The UAE sent a relief plane to Iran on Wednesday to help those affected by the flooding that has devastated the south-western area of the country.
At least 76 people have died since March 31 as a result of flooding caused by the worst rain in Iran for at least a decade.
It has forced more than 220,000 into emergency shelters and caused an estimated $2.5 billion in damage to roads, bridges, homes and farmland.
The situation was exacerbated by floodwater rushing down from the north.
“A plane carrying 95 ton of relief items was sent to Tehran today following the directions of President Sheikh Khalifa and Sheikh Mohamad bin Zayed, Crown Prince of Abu Dhabi and Deputy Supreme Commander of the Armed Forces, and Sheikh Mohammad bin Rashid, Vice President and Ruler of Dubai,” the UAE news agency Wam said.
The Emirates Red Crescent, in co-ordination with its Saudi counterpart, announced an initiative on Friday they said would "ease the suffering of Iranian citizens affected by the devastating flash floods that recently hit Iran".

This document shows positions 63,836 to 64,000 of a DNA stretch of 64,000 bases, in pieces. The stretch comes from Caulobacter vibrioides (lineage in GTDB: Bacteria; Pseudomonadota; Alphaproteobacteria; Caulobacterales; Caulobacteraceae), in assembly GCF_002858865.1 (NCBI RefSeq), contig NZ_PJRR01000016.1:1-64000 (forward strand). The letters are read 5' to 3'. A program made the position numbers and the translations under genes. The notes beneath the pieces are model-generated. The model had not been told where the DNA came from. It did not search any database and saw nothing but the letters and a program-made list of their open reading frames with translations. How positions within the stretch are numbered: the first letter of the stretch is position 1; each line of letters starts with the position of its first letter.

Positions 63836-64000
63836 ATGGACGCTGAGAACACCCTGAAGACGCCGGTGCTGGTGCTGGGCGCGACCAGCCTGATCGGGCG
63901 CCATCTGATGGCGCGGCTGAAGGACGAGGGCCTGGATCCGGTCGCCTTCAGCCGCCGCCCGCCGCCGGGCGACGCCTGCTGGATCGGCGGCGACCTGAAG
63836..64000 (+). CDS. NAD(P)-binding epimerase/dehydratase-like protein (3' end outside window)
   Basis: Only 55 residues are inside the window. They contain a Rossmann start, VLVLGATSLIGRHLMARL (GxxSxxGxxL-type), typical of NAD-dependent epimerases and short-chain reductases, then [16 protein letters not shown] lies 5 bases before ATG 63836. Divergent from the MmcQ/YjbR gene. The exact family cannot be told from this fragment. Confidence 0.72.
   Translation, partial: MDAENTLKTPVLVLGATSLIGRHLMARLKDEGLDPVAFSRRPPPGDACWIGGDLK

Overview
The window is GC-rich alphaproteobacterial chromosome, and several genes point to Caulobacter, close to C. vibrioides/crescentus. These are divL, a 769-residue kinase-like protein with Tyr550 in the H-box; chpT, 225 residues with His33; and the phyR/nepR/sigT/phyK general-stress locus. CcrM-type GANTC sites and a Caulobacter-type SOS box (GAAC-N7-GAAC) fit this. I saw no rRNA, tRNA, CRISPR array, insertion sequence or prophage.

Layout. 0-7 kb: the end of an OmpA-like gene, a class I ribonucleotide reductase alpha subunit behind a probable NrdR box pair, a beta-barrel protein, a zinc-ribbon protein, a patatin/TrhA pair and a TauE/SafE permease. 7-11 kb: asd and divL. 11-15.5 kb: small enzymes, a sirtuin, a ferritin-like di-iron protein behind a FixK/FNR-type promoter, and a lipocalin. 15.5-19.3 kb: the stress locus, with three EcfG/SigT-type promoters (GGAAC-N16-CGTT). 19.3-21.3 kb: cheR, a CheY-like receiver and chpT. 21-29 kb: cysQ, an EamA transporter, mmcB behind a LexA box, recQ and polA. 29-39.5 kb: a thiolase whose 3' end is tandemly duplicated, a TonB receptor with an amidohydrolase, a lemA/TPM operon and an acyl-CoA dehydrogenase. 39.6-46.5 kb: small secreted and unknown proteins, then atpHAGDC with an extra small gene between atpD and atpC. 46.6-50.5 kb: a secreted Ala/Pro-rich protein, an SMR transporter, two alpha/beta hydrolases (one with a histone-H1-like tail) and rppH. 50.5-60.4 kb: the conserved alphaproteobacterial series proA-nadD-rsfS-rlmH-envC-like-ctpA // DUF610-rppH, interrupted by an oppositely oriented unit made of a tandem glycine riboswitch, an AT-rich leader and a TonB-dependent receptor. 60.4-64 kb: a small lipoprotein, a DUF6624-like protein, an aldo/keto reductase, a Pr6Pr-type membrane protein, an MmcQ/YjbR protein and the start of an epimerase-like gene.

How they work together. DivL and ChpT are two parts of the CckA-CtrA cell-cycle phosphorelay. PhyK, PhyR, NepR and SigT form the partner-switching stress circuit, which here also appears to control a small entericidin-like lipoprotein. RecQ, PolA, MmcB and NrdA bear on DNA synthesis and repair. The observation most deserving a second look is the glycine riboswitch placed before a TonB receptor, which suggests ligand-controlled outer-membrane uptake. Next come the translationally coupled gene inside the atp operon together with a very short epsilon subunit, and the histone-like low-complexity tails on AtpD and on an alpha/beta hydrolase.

The relief includes food and shelter items such as tents and clothing, said a Red Crescent statement.
A joint statement issued by the relief organisations said the operation is being undertaken within the framework of Islamic brotherhood and in solidarity with the Iranian people.
This week, Iranian authorities ordered scores of villages to be evacuated as the effects of severe flooding spread further across the country – affecting 20 of the country's 31 provinces.
Many residents of Susangerd, with a population of about 50,000, and five other communities in the oil-producing province of Khuzestan were being moved to safer areas as officials released water from major dams, state TV reported.
"An evacuation order has been issued and we are recommending women and children leave but we are asking the men and youth to stay and help us build floodwalls so we can keep the water out of these cities," the provincial governor, Gholamreza Shariati, told state TV.
The governor said the flooding was the worst in 70 years.